FARGO-Jim Gilmour's job as planning director means he knows all about construction projects-at least on paper.
On Wednesday, Nov. 15, Gilmour and members of Fargo's Renaissance Zone Authority left the paperwork behind to look at downtown properties benefiting from tax incentives.
"Until you really get out and see this space, you start to feel the real impact to the downtown," he said.
Planner Derrick LaPoint said a tour like this hasn't happened for several years, and he'd like to schedule them more often so members can see for themselves what these incentives are doing.
Making it happen
The tour kicked off at the Historic Union that formerly housed Union Storage to the west and Armour Creamery to the east.
LaPoint said it had an assessed value of $700,000 before new owners John Williams and Jessica Barner Alsop invested more than $10 million. In exchange, they'll get a five-year property tax exemption of about $631,000.
Leasing Specialist Devon Lawler said the west side, 1026 NP Ave., now has 38 loft-style apartment units with 37 leased. Work is underway on the east side, 1100 NP Ave., where KFI Engineers will take the third floor and other businesses will eventually move in.
Gilmour said it's a drastic transformation.
"I thought this building was heading for the wrecking ball," he said.
That same description could apply to the Stable Building, 6 12th St. N., which was built in about 1905 as a horse stable. Project Manager Mike Zimney said it was in rough shape with an assessed value of $60,000 when Kilbourne Group purchased it.
Breezee and Ethan Hennings are now turning it into Wild Terra Cider and Brewing, Fargo's first cidery. LaPoint said it'll get a five-year property tax exemption of $19,000 for more than $250,000 of improvements.
The former One World Boutique building, 614 Main Ave., is now home to Front Street Taproom on the main floor, private offices upstairs and a vacant retail space in the basement. The new owners got a $40,000 tax break for an investment of about $500,000 in a building with a previous value of $400,000, LaPoint said.
Justin Berg described the renovation-which included adding a stairwell, installing new exits and updating mechanical systems-as a "learning experience" that was stressful, but worth it.
"The Renaissance Zone, to have that as a guide, that really set the bar high for us," he said.
The tour ended at several Kilbourne Group properties, including Roberts Commons, 625 2nd Ave. N. A new 455-stall parking garage opened this summer, replacing a surface lot. The property will gain a retail and apartment wrap building that will open next spring.
Once that's done, Kilbourne Group will redevelop another lot just across Second Avenue North, and the developer also plans to redevelop parking spaces behind the Black Building.
According to Zimney, these projects will generate $500,000 to $700,000 of property taxes on parking lots that formerly boasted $5,000 to $10,000 of tax revenue.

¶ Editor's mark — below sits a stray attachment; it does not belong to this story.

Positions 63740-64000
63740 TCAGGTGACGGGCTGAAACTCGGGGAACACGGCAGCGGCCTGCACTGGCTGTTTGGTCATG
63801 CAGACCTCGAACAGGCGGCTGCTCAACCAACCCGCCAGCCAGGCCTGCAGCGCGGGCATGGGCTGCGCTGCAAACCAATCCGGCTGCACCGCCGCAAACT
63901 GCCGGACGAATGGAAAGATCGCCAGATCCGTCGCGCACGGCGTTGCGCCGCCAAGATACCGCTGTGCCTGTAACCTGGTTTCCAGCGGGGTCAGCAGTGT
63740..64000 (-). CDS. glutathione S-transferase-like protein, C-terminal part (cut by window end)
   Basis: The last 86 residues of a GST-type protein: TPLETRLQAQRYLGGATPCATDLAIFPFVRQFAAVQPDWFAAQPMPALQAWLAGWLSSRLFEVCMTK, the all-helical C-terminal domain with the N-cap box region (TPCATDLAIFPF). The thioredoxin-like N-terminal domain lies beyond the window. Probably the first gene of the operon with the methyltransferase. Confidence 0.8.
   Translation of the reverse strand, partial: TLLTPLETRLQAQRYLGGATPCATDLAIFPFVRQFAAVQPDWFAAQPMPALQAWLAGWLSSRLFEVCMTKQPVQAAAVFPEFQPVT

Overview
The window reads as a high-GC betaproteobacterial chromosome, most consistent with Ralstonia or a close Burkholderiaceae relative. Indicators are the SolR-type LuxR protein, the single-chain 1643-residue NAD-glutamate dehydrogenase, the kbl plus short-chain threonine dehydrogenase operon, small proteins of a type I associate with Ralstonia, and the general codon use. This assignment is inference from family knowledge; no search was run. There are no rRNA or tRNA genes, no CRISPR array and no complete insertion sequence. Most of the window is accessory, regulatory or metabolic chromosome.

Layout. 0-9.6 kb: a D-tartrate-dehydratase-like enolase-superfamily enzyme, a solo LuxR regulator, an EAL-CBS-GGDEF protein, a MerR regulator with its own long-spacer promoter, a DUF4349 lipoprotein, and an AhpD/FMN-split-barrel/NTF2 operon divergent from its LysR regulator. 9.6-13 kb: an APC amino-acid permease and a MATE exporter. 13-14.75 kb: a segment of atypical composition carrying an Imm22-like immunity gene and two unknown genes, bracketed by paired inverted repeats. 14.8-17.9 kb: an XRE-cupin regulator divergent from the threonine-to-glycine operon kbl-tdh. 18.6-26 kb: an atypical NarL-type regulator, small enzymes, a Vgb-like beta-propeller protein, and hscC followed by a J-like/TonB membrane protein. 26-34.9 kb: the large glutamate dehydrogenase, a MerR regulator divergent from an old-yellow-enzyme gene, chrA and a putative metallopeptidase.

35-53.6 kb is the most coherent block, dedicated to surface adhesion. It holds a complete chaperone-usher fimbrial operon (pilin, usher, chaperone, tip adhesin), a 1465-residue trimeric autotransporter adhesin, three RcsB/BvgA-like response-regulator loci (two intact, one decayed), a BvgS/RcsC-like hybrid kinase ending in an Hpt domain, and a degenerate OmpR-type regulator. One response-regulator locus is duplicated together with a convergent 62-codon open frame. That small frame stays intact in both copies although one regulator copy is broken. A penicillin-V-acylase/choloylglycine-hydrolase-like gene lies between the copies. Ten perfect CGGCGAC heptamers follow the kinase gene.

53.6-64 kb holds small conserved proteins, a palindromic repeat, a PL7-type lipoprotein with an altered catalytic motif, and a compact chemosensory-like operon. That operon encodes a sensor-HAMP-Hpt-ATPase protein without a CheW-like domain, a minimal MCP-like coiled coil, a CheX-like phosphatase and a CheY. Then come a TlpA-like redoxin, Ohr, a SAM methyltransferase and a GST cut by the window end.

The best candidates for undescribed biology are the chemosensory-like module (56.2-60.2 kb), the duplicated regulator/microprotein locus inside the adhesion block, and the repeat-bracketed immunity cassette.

Former Mayor Bruce Furness, a member of the Renaissance Zone Authority, said a main goal of downtown revitalization was to "get rid of these gaps" of underused spaces.
"You're doing a good job getting rid of those gaps," he said.
At the Black Building, 118 Broadway N., Kilbourne Group is renovating the second through fifth floors for office tenants. The top three floors will be rehabbed after that, followed by a full renovation of the lower levels.
Zimney said 70 to 80 people worked in Black Building offices when Kilbourne Group purchased it, though it has room for 350 to 500 office workers once it's refurbished.
LaPoint said Kilbourne Group will get a five-year property tax exemption of $205,000 in exchange for investing nearly $8 million in a building previously valued at $2.5 million.
The developer also showed initial demo work to build new apartments in the former Broadway Hotel above Subway, 115 Broadway N., as well as a neighboring building to the north where new apartments will be built above Teaberry and the former Sweeto Burrito restaurant.
The former Metro Drug, 123 Broadway N., is being split into three separate commercial spaces. Wasabi will relocate there next year, while stores or restaurants are expected to move into the other two spots.
Zimney said it's a perfect example of making old buildings work for modern businesses. Broadway-facing buildings have a depth of 140 feet, he said, but modern retailers want a shallower depth of about 60 feet instead because they don't need as much storage space as old businesses.
Kilbourne Group General Manager Mike Allmendinger said the developer values the Renaissance Zone program as a tool to enable big improvements to old buildings.
"We know for sure that these projects would not happen if it wasn't for these programs," he said.